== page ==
Anne Seymour Damer: a sculptor of ‘republican perfection’
© Cambridge University Press 2013. The attainments of Anne Seymour Damer as artist, author and student of classical antiquity secure her place in this company of brilliant women. Although during her lifetime she was not directly referred to as a ‘bluestocking’, she operated within a network of friendship and acquaintance in her pursuit of arts and letters in ways that linked her with other like-minded women across Europe. One indicator of this intellectual alignment was her sustained study of the art, languages and philosophy of ancient Greece and Rome. Evidence of this is scattered in her correspondence and that of others; for example her kinsman, Horace Walpole, writing to their mutual friend Mary Berry commented, ‘they say, Madam, you speak Latin as well as Madam Damer the great statue woman’. To obtain public recognition as a sculptor, to be ‘the great statue woman’, was Damer’s primary ambition and one that she pursued tenaciously, participating in the annual Royal Academy exhibitions and creating works for public settings. Her remarkable career, spanning four decades, was sustained throughout by a reserve and strength of character often noted by close friends and acquaintances. However, it was her apparent innate deviant sexuality and erratic enthusiasms, not least her involvement with Foxite politics and the theatre, that became the focus of public attention in the years immediately before and following her husband’s suicide in 1776, that shaped her lasting reputation. In brilliance, judged from this public perspective, she could be said to be more diamanté than diamond.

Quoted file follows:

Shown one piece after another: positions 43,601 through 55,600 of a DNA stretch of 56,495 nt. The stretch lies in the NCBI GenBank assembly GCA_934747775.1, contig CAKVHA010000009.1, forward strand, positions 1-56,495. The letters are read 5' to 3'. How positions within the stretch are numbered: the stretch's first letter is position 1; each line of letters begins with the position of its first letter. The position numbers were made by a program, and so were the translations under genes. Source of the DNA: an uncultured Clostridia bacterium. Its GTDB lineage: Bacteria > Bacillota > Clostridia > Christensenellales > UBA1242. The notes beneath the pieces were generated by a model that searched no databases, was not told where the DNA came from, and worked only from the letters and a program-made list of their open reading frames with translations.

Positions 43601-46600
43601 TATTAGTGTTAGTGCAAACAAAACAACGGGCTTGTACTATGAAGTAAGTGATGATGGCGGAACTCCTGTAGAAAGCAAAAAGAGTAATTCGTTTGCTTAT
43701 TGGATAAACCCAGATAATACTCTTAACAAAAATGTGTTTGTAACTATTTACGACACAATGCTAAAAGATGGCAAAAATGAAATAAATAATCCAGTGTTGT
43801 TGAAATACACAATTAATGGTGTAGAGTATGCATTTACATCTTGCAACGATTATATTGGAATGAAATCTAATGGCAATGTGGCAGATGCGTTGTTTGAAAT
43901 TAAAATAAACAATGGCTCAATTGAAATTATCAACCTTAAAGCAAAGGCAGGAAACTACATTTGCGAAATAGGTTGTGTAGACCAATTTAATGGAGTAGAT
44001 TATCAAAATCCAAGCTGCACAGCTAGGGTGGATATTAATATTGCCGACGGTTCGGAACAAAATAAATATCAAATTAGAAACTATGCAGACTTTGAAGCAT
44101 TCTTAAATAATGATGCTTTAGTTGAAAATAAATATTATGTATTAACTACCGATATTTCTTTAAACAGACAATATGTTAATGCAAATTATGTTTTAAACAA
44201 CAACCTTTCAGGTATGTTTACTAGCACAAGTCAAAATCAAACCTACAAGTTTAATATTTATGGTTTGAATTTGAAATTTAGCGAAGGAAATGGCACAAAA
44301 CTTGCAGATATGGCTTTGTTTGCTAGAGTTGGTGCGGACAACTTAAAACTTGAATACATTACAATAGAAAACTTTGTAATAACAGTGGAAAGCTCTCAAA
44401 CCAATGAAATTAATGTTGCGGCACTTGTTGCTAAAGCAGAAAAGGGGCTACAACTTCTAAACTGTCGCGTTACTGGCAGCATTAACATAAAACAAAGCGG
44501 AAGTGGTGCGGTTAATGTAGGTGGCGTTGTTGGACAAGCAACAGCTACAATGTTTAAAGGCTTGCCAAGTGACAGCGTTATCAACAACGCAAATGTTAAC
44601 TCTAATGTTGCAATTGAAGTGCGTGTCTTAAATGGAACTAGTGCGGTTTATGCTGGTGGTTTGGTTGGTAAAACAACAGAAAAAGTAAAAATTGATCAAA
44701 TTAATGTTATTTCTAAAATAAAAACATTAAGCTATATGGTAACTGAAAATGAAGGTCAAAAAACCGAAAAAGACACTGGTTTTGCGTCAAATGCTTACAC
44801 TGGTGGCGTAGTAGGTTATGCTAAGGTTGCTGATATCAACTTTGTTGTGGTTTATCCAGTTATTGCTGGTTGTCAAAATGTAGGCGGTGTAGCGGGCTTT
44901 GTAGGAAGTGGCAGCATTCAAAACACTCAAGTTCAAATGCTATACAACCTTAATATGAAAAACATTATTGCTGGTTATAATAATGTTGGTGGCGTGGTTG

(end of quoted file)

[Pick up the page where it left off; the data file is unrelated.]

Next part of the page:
|Publication Date||Jan 1, 2014|
|Journal||Bluestockings displayed: portraiture, performance and patronage, 1730–1830|
|Publisher||Cambridge University Press (CUP)|
|Peer Reviewed||Not Peer Reviewed|
|Book Title||Bluestockings Displayed: Portraiture, Performance and Patronage, 1730-1830|
|APA6 Citation||Yarrington, A. (2014). Anne Seymour Damer: a sculptor of ‘republican perfection’. In E. Eger (Ed.), Bluestockings Displayed: Portraiture, Performance and Patronage, 1730-1830, 81-99. Cambridge University Press (CUP). https://doi.org/10.1017/CBO9780511667428.006|